“The (ISIS) jihadists are already here (in Libya). If a real political dialogue does not start in Libya soon, there is only one thing that will be certain: the country will be an open field for Isis”. Bernardino Leon, the head of the United Nations Support Mission in Libya……..‘There are a number of lessons to learn from the events in Libya, which apply to other countries in the region. The world cannot afford to ignore the fate of Libya and it hangs in the balance.’ Admiral Lord Alan West – former UK Chief of Defence Intelligence.
It is likely that the Libyan National Army General, Sulaiman Mahmoud Al-Obeidi, will have to fight yet one more battle to save his country from danger. By all accounts he has been chosen to lead the fight to restore democracy to the eastern Libyan city Derna which the armed Ansar Al Sharia militia and its allies have declared to be the Whilaya Barca fil ad-Dawlah al-Islām – that is the ‘Provence of Cyrenaica within the Islamic State’. For them this means that Derna is no longer a part of Libya but owes it allegiance to the brutal Caliphate led by Abu Bakr al-Baghdadi and based in Iraq and Syria. According to sources in Cairo this move follows a visit by fifteen members of Islamic State, led by an Egyptian and a Saudi national, who travelled to Derna from Syria in September.In the Spring of last year, hundreds of Isil veterans, known as the Battar Group or Brigade, who had been fighting in Deir Ezzour in eastern Syria and Mosul in northern Iraq decamped to Derna, aligning themselves to another group. A Yemeni militant later arrived from Syria, in September, to become their leader.
Put simply Sulaiman Mahmoud Al Obeidi, the man who conducted the battle to free Tripoli from Muammar Gaddafi in 2011, has been chosen to lead the new Libyan National Army to fight the difficult battle to root out the ‘Islamic State’ (IS) from its Libyan stronghold. Some Derna residents believe that his forward units are now only 40 kilometres or so east of Derna, awaiting orders to attack.
The magnitude of General Sulaiman Mahmoud’s task should not be underestimated. The Islamic State fights dirty. Its ruthless soldiers embed themselves and their armouries amongst the civilian population so that an invading force must proceed with great caution and implacable discipline. This ‘human shield’ tactic was employed by Hezbollah in Gaza to great effect and resulted in the dreadful civilian causalities caused by the Israelis.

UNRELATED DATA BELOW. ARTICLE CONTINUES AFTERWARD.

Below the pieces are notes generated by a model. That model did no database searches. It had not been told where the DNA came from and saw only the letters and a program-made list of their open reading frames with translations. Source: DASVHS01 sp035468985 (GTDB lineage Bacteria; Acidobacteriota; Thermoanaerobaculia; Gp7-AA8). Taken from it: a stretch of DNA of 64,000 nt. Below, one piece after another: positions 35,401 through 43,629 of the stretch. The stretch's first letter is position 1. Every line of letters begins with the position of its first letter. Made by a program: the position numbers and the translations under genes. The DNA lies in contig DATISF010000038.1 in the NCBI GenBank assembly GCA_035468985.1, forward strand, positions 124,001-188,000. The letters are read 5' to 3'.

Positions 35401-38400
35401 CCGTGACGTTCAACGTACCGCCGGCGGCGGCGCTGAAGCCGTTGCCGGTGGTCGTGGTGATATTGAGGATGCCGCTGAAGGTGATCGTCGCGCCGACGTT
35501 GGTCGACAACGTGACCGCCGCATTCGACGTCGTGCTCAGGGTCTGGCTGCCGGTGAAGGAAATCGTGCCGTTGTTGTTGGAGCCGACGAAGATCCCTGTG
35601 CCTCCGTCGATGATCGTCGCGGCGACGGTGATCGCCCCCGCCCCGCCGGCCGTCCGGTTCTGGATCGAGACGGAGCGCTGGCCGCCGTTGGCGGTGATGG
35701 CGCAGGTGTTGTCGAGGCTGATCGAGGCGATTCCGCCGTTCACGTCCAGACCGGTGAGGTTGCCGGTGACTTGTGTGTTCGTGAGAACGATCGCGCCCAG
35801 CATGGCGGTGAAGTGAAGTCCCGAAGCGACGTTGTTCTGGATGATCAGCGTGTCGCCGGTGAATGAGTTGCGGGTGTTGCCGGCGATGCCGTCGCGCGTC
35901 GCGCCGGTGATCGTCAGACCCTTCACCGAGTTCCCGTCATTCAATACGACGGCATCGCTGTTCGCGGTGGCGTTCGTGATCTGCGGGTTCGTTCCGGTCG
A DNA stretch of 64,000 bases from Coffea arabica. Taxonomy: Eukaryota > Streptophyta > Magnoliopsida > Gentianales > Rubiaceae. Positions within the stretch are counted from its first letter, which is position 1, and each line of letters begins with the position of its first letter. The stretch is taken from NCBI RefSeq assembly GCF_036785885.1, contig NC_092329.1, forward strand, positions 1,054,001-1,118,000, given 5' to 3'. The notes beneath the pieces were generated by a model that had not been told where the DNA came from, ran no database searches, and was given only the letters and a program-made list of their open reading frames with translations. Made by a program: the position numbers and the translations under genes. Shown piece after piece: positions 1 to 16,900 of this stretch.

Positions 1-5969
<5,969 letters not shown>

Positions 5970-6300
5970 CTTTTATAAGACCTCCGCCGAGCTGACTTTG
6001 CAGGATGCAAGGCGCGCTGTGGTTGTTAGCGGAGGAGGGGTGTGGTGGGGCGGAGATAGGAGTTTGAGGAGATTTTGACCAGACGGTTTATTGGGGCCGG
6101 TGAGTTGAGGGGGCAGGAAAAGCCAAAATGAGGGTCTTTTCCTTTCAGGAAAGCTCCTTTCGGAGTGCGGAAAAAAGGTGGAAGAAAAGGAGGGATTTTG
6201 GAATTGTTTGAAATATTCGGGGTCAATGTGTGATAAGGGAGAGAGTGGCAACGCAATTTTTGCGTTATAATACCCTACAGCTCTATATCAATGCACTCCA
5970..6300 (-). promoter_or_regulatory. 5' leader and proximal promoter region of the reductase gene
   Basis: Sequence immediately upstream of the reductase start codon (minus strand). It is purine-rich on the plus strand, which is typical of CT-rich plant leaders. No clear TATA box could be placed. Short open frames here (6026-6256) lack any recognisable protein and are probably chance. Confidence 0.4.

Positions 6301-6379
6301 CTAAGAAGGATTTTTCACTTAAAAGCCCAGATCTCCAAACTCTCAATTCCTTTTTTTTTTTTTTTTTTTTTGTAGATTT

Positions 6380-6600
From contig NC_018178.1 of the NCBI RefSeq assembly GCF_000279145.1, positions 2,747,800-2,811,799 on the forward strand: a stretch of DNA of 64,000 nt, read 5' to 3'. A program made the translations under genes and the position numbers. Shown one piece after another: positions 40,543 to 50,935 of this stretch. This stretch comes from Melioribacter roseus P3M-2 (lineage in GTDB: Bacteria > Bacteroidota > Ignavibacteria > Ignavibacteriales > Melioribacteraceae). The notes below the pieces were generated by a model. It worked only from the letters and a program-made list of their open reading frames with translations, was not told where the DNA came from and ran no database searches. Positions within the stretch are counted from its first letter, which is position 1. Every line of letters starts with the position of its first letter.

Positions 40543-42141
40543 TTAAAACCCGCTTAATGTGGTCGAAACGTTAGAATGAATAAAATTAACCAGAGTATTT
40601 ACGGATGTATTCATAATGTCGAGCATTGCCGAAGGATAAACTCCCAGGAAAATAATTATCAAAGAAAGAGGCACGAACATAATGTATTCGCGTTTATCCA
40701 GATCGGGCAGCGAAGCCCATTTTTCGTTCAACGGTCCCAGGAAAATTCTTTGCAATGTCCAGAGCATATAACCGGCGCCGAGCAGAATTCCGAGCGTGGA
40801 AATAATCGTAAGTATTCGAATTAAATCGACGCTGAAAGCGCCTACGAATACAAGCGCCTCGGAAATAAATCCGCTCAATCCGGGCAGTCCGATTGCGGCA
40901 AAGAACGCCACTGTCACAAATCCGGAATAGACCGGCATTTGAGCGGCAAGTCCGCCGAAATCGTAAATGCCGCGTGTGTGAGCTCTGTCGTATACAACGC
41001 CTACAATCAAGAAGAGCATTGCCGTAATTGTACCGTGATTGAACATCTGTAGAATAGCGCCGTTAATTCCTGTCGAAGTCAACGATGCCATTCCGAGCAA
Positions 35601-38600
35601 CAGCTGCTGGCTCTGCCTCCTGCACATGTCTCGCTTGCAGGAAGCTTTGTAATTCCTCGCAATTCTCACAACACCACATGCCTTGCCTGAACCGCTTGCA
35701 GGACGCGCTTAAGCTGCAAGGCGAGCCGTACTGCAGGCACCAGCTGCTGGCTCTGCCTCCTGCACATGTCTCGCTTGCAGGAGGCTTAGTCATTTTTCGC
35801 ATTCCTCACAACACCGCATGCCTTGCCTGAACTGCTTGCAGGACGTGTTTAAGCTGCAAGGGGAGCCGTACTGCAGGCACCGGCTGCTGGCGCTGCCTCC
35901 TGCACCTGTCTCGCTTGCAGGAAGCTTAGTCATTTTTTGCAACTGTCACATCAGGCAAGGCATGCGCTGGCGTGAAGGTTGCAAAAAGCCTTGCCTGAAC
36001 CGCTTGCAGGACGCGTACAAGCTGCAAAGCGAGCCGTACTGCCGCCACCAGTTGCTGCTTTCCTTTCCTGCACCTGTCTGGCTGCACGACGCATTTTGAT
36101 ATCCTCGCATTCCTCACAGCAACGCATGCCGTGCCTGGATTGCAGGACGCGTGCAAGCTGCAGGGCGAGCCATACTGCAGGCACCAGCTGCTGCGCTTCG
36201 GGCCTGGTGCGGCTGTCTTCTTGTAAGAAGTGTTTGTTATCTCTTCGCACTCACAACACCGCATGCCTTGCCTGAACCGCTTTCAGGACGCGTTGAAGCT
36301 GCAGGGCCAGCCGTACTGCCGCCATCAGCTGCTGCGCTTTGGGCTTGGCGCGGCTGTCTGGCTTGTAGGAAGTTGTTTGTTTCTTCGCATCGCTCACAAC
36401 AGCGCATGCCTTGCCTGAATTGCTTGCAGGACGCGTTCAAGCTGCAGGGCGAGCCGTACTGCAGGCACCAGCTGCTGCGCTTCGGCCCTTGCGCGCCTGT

It should be clear that Ansar Al-Sharia has not achieved power in Derna democratically. When Libya elected a House of Representatives this year, Ansar Al-Sharia would not allow the citizens of Derna to vote. They eliminated their opposition by shooting some and terrifying others. They argue that “The goal of Ansar Al-Sharia brigade is to implement the laws of Allah on the land, and reject the human implemented laws and earthly made constitutions. There will be nothing ruling in this country (Libya) other than the laws of Allah.” The Libya Herald reports, they have ‘banned the teaching of foreign languages, mathematics and science and closed both the local Higher Education Institute and the law department at the town’s Omar Mukhtar University, the later because it was not teaching Sharia law, the former because of gender mixing among staff and students’.
The Derna Caliphate has imported foreign judges, one of whom is from the Yemen, said to be versed in Sharia law to preside over new courts. They have already sentenced some youths to a public flogging for drinking alcohol. The sentence for this crime, which in this case was carried out in the courtyard of an old mosque, is 40 to 80 lashes with palm branches stripped of their leaves.
The Libyan government of Abdulla Al-Thini recognises that dialogue with the newly declared Islamic Caliphate of Derna is likely to lead nowhere. The Libyan National Army has already embarked on a battle to free neighbouring Benghazi of Islamic militias. It is clear that Al-Thinni thinks that Derna must be liberated next. In this context his statements in a recent press conference are important; “There are (IS/ISIL) groups located in the city of Derna and other Libyan cities …..Also, even the group Boko Haram from Nigeria is present……Terrorism has no specific place and we have to recognize the seriousness of the existence of these groups to destabilize the security of the country….They will destabilize the country until the state breaks down and Libya becomes divided into a diaspora”.
Those who advocate dialogue with the Islamic extremists may find little enthusiasm for their position in Libya’s eastern neighbour, Egypt, which is fighting a bloody war in Sinai. According to Egyptian government figures, more than 500 people, most of them military and security forces personnel, have been killed across Egypt in militant attacks in the past year. The extreme Islamist group Ansar Bayt al Maqdes has claimed responsibility for many of these attacks. Ansar Bayt al Maqdes may hope to establish a Provence of the Islamic State in the Sinai Peninsula. Should this happen Egypt would be threatened by IS/ISIS on its eastern and western flanks.